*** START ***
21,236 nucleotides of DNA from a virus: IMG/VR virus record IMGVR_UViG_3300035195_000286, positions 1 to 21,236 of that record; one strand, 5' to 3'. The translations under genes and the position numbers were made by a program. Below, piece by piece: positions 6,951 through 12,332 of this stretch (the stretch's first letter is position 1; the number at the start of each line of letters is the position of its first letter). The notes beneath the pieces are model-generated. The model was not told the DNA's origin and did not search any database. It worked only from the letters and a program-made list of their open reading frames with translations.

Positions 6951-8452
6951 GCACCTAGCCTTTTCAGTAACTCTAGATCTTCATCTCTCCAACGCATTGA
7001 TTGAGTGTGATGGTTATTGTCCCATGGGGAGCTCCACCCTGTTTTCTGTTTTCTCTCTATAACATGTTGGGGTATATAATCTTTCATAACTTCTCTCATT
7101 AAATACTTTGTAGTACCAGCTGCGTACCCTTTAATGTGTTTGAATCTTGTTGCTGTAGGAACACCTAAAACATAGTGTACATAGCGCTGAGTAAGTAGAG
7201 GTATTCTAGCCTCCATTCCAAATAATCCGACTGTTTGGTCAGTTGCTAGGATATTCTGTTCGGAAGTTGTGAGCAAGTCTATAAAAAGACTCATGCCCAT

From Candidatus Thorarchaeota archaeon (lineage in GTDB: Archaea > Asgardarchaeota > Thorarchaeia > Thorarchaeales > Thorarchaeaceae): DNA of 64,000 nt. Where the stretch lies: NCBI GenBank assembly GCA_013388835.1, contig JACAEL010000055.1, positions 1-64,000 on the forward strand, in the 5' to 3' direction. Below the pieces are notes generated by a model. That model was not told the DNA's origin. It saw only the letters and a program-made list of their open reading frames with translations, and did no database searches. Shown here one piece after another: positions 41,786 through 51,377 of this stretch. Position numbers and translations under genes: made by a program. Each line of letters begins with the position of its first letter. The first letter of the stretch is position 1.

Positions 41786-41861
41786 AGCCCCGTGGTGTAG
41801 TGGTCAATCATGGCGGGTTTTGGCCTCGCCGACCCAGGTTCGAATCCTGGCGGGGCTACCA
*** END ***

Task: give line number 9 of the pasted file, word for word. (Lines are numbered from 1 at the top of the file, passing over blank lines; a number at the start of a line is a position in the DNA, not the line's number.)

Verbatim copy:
41786 AGCCCCGTGGTGTAG